City farms have grown exponentially over the past 50 years, both London and across the UK.
There are 12 farms in the capital and more than 40 across the country – in big cities such as Birmingham and Bristol, and in smaller towns such as Cwmbran in South Wales.
Running a farm in an urban environment is incredibly difficult – it requires a lot of hard work and labour, and the farms tend to be underfunded as a result of budget cuts and changing priorities.
However, the original idea behind urban farming is very simple: they provide open-access, green spaces to those who have limited access to them.
They also give people an opportunity to connect with nature through better understanding where their food comes from and farming in general.
Liz McAllister, 45 who is the farm manager at Freightliners City Farm in Islington, said: “The farm is largely for people to use as their back garden.
“Having somewhere where you can come for free, or pop into for five minutes, is the foundation of what we’re here for.”
After speaking to people who have lived in London all their lives, it became clear that a lot of them didn’t realise such places were hidden amongst the concrete of Camden or Hackney.
While these farms are still unknown to many, and there will always be people yet to discover them, the collective hosts 500,000 people a year and they are beloved within their communities.
However, what these farms can offer their communities is the best kept secret.
Rachel Schwartz, 54, the company secretary of London City Farms and Community Gardens Association, said: “On a day to day basis, the city farms serve a really vulnerable population of young people, adults who have special needs or who have come from trauma.
“It’s these people who the farms work with week in, week out – that’s the secret.”
Schwartz explained how the farms offer people stability, as well as the opportunity to learn skills such as teamwork, following directions and improving communications.
Volunteer programmes are open to everyone – some people have been volunteering for ten years, others for six months.
Some are as young as 11, while others are in their 80s.
She said: “When our volunteers see people who are enjoying the farm and the gardens, they know it’s because of their hard work.
“They have the opportunity to give back to their community.”
Education is also at the heart of city farms, and it’s not only for children.
Liz told a story of a college student who visited the farm and didn’t realise how big cows were, having only ever seen them in books.
In their eyes, they were the size of big dogs.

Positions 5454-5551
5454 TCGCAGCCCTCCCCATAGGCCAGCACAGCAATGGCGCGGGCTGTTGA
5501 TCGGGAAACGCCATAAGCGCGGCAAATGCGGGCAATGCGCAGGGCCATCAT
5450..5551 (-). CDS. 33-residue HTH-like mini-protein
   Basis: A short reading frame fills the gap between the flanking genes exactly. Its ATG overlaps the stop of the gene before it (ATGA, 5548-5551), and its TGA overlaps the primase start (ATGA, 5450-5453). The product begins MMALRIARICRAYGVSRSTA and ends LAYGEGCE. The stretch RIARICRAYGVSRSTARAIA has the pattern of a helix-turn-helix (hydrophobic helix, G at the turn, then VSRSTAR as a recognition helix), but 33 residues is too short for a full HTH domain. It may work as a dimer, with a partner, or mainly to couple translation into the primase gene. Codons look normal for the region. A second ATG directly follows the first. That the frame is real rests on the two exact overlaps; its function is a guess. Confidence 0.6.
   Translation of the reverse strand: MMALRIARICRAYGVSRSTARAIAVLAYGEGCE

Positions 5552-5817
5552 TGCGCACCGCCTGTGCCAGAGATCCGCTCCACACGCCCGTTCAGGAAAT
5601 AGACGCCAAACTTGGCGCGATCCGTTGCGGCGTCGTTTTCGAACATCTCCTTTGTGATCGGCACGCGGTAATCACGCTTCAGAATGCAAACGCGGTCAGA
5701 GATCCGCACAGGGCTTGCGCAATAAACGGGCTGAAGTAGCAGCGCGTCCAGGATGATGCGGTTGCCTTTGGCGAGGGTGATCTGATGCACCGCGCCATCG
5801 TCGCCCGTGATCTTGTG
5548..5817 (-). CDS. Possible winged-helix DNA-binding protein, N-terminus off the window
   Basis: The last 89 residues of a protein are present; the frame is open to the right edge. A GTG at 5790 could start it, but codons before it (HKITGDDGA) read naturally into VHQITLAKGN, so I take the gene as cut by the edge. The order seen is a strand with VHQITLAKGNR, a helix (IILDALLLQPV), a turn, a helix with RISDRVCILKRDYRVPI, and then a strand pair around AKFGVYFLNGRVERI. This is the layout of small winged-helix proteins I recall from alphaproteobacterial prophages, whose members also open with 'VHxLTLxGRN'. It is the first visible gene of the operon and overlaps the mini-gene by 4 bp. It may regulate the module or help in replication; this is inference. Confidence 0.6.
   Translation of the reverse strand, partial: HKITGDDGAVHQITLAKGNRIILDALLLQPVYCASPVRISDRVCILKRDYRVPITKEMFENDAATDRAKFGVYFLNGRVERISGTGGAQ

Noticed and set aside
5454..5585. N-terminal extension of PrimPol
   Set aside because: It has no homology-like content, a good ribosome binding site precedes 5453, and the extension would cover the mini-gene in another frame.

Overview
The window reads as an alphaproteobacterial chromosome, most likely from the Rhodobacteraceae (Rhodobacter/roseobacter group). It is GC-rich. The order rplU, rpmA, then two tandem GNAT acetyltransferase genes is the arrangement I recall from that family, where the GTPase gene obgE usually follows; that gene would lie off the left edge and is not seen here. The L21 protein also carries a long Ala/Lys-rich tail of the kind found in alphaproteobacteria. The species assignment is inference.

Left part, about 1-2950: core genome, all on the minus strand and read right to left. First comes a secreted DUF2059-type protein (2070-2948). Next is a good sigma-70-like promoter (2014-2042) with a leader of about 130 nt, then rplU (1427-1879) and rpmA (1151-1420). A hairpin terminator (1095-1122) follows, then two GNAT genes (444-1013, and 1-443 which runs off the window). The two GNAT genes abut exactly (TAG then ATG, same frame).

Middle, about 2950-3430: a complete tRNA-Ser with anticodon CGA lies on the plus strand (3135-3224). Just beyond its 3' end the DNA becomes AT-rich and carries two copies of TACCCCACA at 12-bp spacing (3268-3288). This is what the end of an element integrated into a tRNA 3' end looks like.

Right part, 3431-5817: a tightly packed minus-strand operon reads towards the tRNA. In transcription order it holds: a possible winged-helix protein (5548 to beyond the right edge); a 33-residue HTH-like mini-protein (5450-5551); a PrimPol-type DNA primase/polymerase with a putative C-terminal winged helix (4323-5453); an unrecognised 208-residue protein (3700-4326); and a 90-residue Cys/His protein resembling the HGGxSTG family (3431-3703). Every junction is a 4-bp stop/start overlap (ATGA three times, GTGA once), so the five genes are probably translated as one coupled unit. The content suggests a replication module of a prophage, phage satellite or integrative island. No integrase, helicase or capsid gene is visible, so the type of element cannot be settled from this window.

She also explained how a lot of people are disconnected from the primary industry, be it growing produce or building infrastructure, and they often don’t appreciate the work that goes into it.
A person on a corporate team day revealed to McAllister that they had assumed fences just appeared, and not that they can sometimes take months to erect.
Aside from being a good opportunity to learn, volunteering on the farm, or simply just popping in, can also be very therapeutic.
Louise Matlock, 72, has been volunteering at Freightliners since 2011.
She said: “It’s a lovely space in the middle of a very busy city.
“We get many people who come in, even just at lunchtime, to calm and connect and that’s lovely.”
Liz also spoke of one of their volunteers who was having a very difficult time, and found going to the farm was the only chance they had at feeling happy.
Geo Slabu, 30, spends Monday to Friday sitting behind a computer.
She began volunteering at Freightliners in November 2022.
Geo said: “I used to come down to the farm in my own time just to distress and then I needed something to feel like I was being useful and helping.
“Sometimes when I come on a Saturday, I’m tired but I always say I get to go to the farm, it’s not that I have to.”
Geo’s approach to going to the farm is an opinion which was echoed by all the people I spoke to, and the role the farms has played in improving people’s well-being is significant – from cuddling the animals to having a laugh with fellow volunteers and staff.
The wealth of opportunity which urban farms can offer the most vulnerable people in their communities cannot be underestimated.
The benefits which can be reaped from volunteering every week or simply going to see some pigs on a Saturday, are huge.
That’s why city farms are London’s best kept secret.